A DIY guide to designing and building transistor radios
Create sophisticated transistor radios that are inexpensive yet highly efficient. Build Your Own Transistor Radios: A Hobbyist’s Guide to High-Performance and Low-Powered Radio Circuits offers complete projects with detailed schematics and insights on how the radios were designed. Learn how to choose components, construct the different types of radios, and troubleshoot your work. Digging deeper, this practical resource shows you how to engineer innovative devices by experimenting with and radically improving existing designs.
Build Your Own Transistor Radios covers:
- Calibration tools and test generators
- TRF, regenerative, and reflex radios
- Basic and advanced superheterodyne radios
- Coil-less and software-defined radios
- Transistor and differential-pair oscillators
- Filter and amplifier design techniques
- Sampling theory and sampling mixers
- In-phase, quadrature, and AM broadcast signals
- Resonant, detector, and AVC circuits
- Image rejection and noise analysis methods
“This is the perfect guide for electronics hobbyists and students who want to delve deeper into the topic of radio. Overall, this extremely well written and comprehensively illustrated guide and reference deserves a place on the inquisitive radio amateur's bookshelf.” QST
“I would definitely recommend this book to novices and all hobbyists and engineers who have not have much practical exposure to radio design and development.” EDN
Make Great Stuff!
TAB, an imprint of McGraw-Hill Professional, is a leading publisher of DIY technology books for makers, hackers, and electronics hobbyists.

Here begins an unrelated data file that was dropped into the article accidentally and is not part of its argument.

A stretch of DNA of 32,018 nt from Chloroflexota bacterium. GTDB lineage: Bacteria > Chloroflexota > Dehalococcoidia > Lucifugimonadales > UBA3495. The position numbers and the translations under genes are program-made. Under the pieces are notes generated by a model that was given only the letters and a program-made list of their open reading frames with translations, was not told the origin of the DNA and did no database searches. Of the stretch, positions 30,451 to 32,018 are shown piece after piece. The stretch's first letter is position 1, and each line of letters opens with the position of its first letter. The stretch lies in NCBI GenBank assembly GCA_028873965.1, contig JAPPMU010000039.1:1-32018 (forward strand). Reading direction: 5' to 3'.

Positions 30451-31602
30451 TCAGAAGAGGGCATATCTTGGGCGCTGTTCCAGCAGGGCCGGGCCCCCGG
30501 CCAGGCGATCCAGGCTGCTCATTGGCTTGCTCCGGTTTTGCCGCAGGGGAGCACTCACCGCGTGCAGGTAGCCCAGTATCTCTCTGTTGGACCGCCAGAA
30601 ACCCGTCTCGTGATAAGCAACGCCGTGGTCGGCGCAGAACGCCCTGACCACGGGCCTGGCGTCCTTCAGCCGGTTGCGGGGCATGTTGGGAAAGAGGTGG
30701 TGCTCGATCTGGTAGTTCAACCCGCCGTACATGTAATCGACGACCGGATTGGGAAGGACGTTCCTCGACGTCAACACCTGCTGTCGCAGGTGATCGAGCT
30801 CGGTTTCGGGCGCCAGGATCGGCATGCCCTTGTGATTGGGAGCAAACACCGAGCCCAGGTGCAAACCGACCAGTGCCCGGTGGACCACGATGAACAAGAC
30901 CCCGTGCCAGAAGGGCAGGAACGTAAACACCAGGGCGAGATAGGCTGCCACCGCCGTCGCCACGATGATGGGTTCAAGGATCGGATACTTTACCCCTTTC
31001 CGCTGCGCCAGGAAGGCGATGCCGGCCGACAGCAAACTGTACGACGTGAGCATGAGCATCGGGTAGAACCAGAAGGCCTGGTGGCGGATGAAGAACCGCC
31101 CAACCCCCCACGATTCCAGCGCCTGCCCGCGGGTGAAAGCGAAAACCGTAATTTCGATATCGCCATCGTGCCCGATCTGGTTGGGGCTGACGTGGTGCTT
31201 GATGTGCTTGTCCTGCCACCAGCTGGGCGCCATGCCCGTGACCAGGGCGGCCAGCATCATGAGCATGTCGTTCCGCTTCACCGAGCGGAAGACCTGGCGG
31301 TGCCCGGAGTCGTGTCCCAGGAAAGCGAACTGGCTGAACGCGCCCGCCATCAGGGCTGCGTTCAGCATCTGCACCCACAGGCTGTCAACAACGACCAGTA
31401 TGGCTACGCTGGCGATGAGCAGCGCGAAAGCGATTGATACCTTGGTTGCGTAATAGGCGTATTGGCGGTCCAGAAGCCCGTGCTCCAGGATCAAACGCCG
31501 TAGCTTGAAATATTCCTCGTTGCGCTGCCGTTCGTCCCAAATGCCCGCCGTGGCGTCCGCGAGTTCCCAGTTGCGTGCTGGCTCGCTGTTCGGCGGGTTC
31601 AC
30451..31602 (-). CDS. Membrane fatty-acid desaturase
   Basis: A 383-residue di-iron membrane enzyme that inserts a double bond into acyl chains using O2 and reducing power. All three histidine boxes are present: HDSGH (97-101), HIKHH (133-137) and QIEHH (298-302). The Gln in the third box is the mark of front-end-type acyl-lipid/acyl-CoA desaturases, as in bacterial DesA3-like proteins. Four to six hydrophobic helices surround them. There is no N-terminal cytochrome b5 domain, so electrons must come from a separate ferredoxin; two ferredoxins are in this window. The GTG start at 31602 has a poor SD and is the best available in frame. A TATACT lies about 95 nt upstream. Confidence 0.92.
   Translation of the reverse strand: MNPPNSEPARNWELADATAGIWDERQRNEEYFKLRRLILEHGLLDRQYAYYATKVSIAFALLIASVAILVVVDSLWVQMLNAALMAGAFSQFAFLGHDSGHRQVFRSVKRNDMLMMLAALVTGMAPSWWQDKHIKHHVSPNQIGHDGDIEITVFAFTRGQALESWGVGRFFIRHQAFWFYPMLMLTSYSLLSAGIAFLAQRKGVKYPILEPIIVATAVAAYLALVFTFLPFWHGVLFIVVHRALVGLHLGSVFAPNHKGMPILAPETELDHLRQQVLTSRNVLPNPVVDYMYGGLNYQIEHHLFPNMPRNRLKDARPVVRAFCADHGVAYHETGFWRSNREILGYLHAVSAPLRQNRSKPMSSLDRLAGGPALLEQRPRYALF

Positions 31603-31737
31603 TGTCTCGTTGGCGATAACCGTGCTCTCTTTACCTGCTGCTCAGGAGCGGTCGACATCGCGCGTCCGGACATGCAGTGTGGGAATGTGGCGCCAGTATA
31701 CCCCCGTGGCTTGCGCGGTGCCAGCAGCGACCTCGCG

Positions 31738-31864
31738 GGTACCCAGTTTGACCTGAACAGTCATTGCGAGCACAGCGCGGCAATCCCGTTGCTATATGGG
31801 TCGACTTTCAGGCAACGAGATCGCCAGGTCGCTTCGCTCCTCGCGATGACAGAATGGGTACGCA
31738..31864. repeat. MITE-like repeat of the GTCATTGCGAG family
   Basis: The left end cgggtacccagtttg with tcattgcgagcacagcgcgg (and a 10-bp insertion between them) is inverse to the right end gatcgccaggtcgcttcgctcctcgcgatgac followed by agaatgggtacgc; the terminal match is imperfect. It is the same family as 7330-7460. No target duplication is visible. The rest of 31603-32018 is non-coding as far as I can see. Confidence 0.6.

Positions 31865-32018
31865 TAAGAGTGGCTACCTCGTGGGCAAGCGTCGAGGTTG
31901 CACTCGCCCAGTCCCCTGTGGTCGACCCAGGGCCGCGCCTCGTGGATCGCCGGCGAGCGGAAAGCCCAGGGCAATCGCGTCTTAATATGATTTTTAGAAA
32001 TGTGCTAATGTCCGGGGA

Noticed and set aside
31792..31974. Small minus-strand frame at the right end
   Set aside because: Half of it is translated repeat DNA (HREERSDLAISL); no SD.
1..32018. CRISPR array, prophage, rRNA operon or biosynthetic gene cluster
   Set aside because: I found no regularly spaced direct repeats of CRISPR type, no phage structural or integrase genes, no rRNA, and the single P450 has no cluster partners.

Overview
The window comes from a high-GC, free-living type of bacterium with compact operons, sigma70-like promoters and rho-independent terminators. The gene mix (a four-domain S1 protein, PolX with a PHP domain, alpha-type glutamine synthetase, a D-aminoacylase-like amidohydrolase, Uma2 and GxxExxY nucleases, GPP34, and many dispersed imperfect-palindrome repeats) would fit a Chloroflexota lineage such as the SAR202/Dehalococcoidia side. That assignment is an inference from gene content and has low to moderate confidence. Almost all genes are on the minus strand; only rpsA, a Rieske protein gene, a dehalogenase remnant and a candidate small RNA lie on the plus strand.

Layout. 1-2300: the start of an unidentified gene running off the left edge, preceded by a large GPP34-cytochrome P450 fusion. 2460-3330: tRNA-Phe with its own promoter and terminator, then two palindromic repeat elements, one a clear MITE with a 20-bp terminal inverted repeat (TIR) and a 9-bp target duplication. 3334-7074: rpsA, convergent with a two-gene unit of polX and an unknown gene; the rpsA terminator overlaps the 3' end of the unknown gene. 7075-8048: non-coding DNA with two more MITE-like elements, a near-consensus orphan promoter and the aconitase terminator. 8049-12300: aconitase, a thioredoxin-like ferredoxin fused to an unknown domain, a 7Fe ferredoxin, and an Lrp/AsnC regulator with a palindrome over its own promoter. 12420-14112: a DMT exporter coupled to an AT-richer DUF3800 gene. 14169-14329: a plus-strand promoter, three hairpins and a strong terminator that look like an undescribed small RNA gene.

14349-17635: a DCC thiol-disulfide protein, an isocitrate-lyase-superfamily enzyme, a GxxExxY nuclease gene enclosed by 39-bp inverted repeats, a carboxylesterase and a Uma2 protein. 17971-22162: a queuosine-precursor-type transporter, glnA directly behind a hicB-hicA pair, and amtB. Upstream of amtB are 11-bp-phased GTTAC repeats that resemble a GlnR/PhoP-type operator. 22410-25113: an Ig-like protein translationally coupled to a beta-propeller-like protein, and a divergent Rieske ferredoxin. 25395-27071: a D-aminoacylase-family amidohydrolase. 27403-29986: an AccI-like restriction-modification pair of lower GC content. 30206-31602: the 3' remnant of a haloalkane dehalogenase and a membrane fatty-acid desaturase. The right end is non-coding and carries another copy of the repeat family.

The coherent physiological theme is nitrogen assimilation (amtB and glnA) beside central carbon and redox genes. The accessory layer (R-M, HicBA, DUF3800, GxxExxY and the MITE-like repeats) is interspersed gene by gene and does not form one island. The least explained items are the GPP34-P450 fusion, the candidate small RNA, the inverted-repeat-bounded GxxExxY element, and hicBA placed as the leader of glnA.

About the Author
Ronald Quan is a member of SMPTE, IEEE, and the AES. He worked on the design of wideband FM detectors for an HDTV tape recorder at Sony Corporation, and a twice-color subcarrier frequency (7.16 MHz) NTSC vector-scope for measuring differential phase and gain for Macrovision, where he was a Principal Engineer. Ronald currently holds at least 65 US patents in the areas of analog video processing, low noise audio and video amplifier design, low distortion voltage controlled amplifiers, wide band crystal VCOs, video monitors, audio and video IQ modulation, audio and video scrambling, bar code reader products, audio test equipment, and video copy protection.
Read an Excerpt
Build Your Own Transistor RadiosA Hobbyist's Guide to High-Performance and Low-Powered Radio Circuits
By Ronald Quan
McGraw-Hill Companies, Inc.Copyright © 2013 The McGraw-Hill Companies, Inc.
All right reserved.
This book will be a journey for both the hobbyist and the engineer on how radios are designed. The book starts off with simple designs such as an offshoot of crystal radios, tuned radio-frequency radios, to more complicated designs leading up to superheterodyne tuners and radios. Each chapter presents not only the circuits but also how each circuit was designed considering the tradeoffs in terms of performance, power consumption, availability of parts, and the number of parts.
In the engineering field, often there is no one best design to solve a problem. In some chapters, therefore, alternate designs will be presented.
Chapters 4 through 12 will walk the hobbyist through various radio projects. For those with an engineering background by practice and/or by academia, Chapters 13 through 23 will provide insights into the theory of the various circuits used in the projects, such as filter circuits, amplifiers, oscillators, and mixers.